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Tale of Two Peninsulas

The Door Peninsula and the Bruce Peninsula are kin in environmental, geologic, economic and community aspects across the tops of Lake Michigan and Lake Huron. A group of Wisconsinites recently journeyed north to Tobermory, Ontario, for the Bruce Peninsula’s Annual Sources of Knowledge (SOK) Forum (May 8-10). This was the meeting of minds, the making of friends, and the merging of intent. John Greenhouse, one of the Sources of Knowledge organizers, likes to refer to this as the tale of two peninsulas. The one, Door, is our home here in Wisconsin. The other, Bruce, is home for our Canadian friends and colleagues. The common ground is the Silurian dolomite upholding the Niagara Escarpment, and all the life and habitats as well as our communities and businesses nestled upon and around it.

The Niagara Escarpment scribes a Great Arc: the extent and extant of the “ledge” from just south of Lake Winnebago, defining the Door Peninsula’s west coast, augmenting Manistique’s Garden Peninsula, climbing over the top of Lake Michigan and Lake Huron, forming the Georgian Bay coast of the Bruce Peninsula, on down to the firmament of Niagara Falls, and a bit to the east.

SOK is the innovation of the National Park Advisory Committee, and the Bruce Peninsula citizenry wanting to protect the Niagara Escarpment corridor. Their vision is to protect and enjoy the natural environment that inter-fingers with the towns and people along the Great Arc.

SOK was organized so that scientists, businesses, and lovers of the ledge could compare notes, find commonalities in purpose and protection, and to learn from each other about this marvelous and complex ribbon of nature and its many communities.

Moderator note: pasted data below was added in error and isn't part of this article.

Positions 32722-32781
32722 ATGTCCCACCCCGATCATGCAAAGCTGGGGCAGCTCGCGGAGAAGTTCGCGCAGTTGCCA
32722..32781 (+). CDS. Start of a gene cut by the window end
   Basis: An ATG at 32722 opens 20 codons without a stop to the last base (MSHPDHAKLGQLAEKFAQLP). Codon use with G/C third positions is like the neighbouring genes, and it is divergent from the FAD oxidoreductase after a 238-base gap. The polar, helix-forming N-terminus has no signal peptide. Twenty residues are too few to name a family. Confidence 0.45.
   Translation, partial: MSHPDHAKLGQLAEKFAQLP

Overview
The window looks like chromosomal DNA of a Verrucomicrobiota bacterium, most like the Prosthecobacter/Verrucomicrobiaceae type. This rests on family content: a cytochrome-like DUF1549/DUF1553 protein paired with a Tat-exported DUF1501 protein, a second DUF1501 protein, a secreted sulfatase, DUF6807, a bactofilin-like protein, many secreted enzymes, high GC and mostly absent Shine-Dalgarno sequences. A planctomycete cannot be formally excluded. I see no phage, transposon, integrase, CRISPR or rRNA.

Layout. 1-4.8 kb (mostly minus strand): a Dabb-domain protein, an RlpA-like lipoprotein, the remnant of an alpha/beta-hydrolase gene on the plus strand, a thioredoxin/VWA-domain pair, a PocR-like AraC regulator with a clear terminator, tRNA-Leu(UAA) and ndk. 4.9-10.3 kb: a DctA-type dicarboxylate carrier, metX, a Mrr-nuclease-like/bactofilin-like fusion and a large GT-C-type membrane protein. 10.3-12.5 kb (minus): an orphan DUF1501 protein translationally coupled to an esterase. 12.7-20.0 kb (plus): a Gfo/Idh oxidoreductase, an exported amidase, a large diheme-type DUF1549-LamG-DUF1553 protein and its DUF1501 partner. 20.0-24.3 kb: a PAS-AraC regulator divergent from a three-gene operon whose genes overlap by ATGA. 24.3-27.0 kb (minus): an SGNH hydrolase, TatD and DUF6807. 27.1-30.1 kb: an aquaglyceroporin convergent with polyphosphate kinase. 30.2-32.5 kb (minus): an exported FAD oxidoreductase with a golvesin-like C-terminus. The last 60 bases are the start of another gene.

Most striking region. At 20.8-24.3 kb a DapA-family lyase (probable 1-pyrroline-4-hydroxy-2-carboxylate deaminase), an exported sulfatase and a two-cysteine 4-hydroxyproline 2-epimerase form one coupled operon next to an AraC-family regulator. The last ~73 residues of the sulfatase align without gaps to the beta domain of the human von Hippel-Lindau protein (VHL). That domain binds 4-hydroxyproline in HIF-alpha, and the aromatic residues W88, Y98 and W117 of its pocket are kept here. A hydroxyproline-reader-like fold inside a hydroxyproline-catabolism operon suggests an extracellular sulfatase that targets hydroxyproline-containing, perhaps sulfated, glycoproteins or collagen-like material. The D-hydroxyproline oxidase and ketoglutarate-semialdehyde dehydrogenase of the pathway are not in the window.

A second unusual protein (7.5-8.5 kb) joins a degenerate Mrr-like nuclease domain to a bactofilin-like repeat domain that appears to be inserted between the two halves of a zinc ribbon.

The similarities are the landscape and habitats, and the small unique communities that reside on the bays and shorelines. There are contrasts as well.

The Bruce has only 15 percent of the population of the Door, 4,000 as compared to 28,000, and less than 10 percent of the tourism, 200,000 as compared to about 2.1 million visitors.

Other differences include the degree of land protection and development of parks. The Bruce hosts about 240 kilometers of trails on about nine square kilometers of property, Niagara Escarpment World Biosphere Reserve, two national parks (more than 156 square kilometers), an offshore lake (marine) preserve and numerous local parks.

The Door hosts five state parks and many county parks. Both peninsulas are at tipping points on how to best manage tourism, sustainable communities, culture, native heritage and business with the natural lands. It is clear that the SOK efforts and those of the Door County Land Trust and parks are critical drivers in environmental protection. Greater cooperation and planning is a result of this increased awareness.

Nearly 150 people gathered in the Tobermory Community Center for the Great Arc event. Eric Fowle, executive director of Niagara Escarpment Resource Network (NERN) in Wisconsin, was a key organizer, as were members of the Sources of Knowledge board in Tobermory, including Bill Caulfield-Brown, Bill Graham, John and Jane Greenhouse, Gordon Nelson, First Nation perspectives from Lenore Keeshig, and others in this hands-across-the-peninsulas forum.

Door County was represented by Paul Regnier, Bob Bultman, Roger Kuhns, John Skare and Carl Giessel. Regnier presented the Door County perspective on the biodiversity of natural habitats, Kuhns presented geology and sustainability viewpoints, and Bultman discussed karst and caves in a session with karst expert Derek Ford from McMaster University.

Eric Fowle represented NERN with Joanne Kluessendorf, and Trout Spring Winery owner Steve DeBaker, and discussed tourism and businesses.

Out of our many discussions came the suggestion of forming relationships as “sister cities” between Tobermory and Ellison Bay, and “brethren peninsulas” for Door and Bruce as a stepping stone to greater interactions between these two important peninsulas.

For more information and excerpts from the talks visit websites for the Sources of Knowledge (sourcesofknowledge.ca) and the Niagara Escarpment Resource Network (escarpmentnetwork.org).